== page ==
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When an adventure-loving couple decided to build a second home in the mountains for hosting friends, grown children, and-someday- grandchildren, they enlisted California based Studio Bergtraun Architects to design it on a steep site in the Sierra Nevada’s near Lake Tahoe. The firm took cues from the owners’ active, family-focused lifestyle to create a highly customized house on a challenging terrain

Situated on a 23-degree slope that receives some of the region’s heaviest snows, the steelframe structure’s poured-in-place concrete-mat slab is pinned to the hill’s underlying granite. Lead architect Alex Bergtraun undertook a considerable study of the steep site to create a driveway with a less than 5 percent incline that would allow the clients to pull in easily and, after a long day of skiing, enter the mudroom without having to navigate stairs.

In order to accommodate different combinations of occupants, Bergtraun designed a two-level structure with a lower floor that can be closed off. There, built-in bunk beds (accessible via rock-climbing holds) and two bedrooms for the couple’s adult children flank a central family room. Upstairs, the main floor contains the master suite and kitchen, living, and dining areas. A concrete bridge extending off the kitchen provides a small patio for grilling but requires minimal snow shoveling. (Thanks to the installation of climbing hooks on the edge, it also provides a platform for rappelling down to the creek below the house.)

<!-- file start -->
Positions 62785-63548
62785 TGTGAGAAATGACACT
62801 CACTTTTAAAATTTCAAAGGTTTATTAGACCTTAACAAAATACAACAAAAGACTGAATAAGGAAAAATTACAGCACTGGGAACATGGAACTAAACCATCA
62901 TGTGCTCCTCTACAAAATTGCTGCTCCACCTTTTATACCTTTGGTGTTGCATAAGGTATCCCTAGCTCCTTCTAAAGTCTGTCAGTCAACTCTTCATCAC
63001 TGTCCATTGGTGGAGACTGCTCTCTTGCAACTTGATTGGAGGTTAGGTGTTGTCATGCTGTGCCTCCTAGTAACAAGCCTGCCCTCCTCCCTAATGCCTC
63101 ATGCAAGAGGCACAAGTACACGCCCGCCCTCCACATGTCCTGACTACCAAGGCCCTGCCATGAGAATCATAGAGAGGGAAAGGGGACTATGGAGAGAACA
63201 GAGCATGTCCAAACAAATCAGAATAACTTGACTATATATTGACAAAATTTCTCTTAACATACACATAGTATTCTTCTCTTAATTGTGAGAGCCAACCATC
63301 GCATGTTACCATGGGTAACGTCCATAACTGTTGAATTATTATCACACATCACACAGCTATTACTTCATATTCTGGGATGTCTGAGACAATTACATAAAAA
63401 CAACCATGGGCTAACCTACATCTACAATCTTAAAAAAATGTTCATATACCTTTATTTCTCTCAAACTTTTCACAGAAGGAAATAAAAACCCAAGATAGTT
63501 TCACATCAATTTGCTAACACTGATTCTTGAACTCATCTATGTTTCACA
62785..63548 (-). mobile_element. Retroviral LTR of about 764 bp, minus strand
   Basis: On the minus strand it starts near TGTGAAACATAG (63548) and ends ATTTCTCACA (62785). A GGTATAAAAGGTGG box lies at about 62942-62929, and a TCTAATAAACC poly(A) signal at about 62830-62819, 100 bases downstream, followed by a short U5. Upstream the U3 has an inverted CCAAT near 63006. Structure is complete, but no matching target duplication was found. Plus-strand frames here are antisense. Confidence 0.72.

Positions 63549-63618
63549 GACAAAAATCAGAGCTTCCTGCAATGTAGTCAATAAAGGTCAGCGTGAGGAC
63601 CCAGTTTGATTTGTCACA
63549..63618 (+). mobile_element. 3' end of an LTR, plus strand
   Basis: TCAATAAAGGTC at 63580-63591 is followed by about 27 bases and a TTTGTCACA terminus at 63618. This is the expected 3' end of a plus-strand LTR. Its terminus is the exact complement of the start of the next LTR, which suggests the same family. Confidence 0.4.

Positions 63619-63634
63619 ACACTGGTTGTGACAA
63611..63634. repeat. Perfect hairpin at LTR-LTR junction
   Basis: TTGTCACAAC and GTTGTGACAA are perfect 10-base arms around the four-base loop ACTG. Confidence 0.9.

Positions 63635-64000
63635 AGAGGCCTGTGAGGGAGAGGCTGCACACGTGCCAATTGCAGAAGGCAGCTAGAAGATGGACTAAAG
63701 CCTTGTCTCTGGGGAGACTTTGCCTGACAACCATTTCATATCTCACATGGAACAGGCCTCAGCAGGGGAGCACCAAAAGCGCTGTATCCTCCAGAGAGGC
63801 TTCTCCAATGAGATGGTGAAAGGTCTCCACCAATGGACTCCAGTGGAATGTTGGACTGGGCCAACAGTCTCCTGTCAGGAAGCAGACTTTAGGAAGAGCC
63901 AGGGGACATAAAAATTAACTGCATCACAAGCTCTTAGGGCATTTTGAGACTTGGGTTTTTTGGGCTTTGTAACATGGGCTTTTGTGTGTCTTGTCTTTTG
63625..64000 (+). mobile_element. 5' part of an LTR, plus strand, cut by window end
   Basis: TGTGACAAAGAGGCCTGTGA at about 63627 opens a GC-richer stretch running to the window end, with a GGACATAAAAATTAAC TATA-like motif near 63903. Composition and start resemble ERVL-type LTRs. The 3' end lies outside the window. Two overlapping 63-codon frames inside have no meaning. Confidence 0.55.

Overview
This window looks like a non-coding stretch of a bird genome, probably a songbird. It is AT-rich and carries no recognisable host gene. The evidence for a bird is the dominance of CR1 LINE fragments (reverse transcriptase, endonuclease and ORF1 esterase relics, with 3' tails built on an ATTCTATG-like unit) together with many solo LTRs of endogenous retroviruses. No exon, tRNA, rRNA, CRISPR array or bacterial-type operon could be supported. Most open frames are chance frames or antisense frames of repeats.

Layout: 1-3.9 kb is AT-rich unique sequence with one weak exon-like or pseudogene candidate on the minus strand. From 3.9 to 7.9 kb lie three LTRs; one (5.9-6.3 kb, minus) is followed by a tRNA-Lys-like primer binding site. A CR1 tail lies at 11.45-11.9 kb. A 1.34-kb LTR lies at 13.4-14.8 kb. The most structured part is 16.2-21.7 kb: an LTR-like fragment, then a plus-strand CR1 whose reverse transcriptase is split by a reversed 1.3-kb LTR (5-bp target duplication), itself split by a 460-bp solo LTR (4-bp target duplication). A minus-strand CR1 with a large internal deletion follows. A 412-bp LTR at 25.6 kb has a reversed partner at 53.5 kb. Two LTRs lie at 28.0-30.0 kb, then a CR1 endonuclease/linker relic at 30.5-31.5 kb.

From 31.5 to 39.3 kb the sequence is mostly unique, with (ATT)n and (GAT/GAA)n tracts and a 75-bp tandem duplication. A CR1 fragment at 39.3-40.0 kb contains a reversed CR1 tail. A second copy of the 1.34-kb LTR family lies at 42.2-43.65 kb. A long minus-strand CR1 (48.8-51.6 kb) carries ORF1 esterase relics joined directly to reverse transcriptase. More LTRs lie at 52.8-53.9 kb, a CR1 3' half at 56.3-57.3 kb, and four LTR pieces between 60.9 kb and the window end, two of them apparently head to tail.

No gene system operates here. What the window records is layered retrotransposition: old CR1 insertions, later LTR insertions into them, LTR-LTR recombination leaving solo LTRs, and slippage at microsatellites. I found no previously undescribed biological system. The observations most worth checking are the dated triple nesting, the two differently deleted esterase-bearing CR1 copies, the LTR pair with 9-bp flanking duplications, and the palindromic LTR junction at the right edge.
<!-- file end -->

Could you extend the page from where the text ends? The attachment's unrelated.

“When it’s just the two owners, they can close off the lower section and heat only their area,” says the architect, “but in the future, when the whole family is present, the lower floor can become a space for younger generations to bond.”

LED uplights throughout the house reflect warm tones from the Douglas fir ceilings, while hot-rolled steel on the fireplace and cabinets provides contrasting texture. Custom furnishings continue the rustic-and-industrial theme: Bergtraun built an extra-long dining table with a galvanized-steel top, large industrial wheels, and leftover glulam.

“The clients wanted to make this a place that was really their own,” says Bergtraun. “It’s already become a hub of activity for family and friends, and it will be for years to come.”

See more Images of Project & Case Study

See the complete article in Architectural Record Magazine

 

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